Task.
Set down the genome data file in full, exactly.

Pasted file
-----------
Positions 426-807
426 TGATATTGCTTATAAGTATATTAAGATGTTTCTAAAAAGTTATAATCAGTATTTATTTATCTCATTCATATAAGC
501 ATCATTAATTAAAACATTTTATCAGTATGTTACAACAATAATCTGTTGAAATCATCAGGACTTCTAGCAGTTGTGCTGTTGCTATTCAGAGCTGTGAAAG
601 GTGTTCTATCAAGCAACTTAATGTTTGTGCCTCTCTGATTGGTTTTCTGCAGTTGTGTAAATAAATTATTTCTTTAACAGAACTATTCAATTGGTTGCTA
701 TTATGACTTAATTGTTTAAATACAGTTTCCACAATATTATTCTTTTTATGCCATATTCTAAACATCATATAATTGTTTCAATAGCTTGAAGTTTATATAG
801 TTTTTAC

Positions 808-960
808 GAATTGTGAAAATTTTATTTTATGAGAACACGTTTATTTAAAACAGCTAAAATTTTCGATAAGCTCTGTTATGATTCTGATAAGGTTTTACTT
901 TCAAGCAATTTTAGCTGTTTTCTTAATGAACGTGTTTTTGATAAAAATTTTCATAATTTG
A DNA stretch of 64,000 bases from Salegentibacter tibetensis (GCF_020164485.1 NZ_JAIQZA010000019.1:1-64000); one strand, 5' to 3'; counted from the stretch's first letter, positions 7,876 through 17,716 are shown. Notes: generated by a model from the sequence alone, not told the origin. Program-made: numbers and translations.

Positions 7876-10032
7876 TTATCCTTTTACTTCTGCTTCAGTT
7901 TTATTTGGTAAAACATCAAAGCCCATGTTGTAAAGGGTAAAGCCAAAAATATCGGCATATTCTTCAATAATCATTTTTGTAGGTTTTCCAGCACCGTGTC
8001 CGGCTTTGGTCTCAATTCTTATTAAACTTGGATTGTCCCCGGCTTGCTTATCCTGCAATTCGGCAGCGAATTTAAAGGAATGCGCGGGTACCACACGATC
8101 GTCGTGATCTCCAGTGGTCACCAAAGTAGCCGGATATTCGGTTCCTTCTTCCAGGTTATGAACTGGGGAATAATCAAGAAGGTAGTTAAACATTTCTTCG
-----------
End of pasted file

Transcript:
Positions 426-807
426 TGATATTGCTTATAAGTATATTAAGATGTTTCTAAAAAGTTATAATCAGTATTTATTTATCTCATTCATATAAGC
501 ATCATTAATTAAAACATTTTATCAGTATGTTACAACAATAATCTGTTGAAATCATCAGGACTTCTAGCAGTTGTGCTGTTGCTATTCAGAGCTGTGAAAG
601 GTGTTCTATCAAGCAACTTAATGTTTGTGCCTCTCTGATTGGTTTTCTGCAGTTGTGTAAATAAATTATTTCTTTAACAGAACTATTCAATTGGTTGCTA
701 TTATGACTTAATTGTTTAAATACAGTTTCCACAATATTATTCTTTTTATGCCATATTCTAAACATCATATAATTGTTTCAATAGCTTGAAGTTTATATAG
801 TTTTTAC

Positions 808-960
808 GAATTGTGAAAATTTTATTTTATGAGAACACGTTTATTTAAAACAGCTAAAATTTTCGATAAGCTCTGTTATGATTCTGATAAGGTTTTACTT
901 TCAAGCAATTTTAGCTGTTTTCTTAATGAACGTGTTTTTGATAAAAATTTTCATAATTTG
A DNA stretch of 64,000 bases from Salegentibacter tibetensis (GCF_020164485.1 NZ_JAIQZA010000019.1:1-64000); one strand, 5' to 3'; counted from the stretch's first letter, positions 7,876 through 17,716 are shown. Notes: generated by a model from the sequence alone, not told the origin. Program-made: numbers and translations.

Positions 7876-10032
7876 TTATCCTTTTACTTCTGCTTCAGTT
7901 TTATTTGGTAAAACATCAAAGCCCATGTTGTAAAGGGTAAAGCCAAAAATATCGGCATATTCTTCAATAATCATTTTTGTAGGTTTTCCAGCACCGTGTC
8001 CGGCTTTGGTCTCAATTCTTATTAAACTTGGATTGTCCCCGGCTTGCTTATCCTGCAATTCGGCAGCGAATTTAAAGGAATGCGCGGGTACCACACGATC
8101 GTCGTGATCTCCAGTGGTCACCAAAGTAGCCGGATATTCGGTTCCTTCTTCCAGGTTATGAACTGGGGAATAATCAAGAAGGTAGTTAAACATTTCTTCG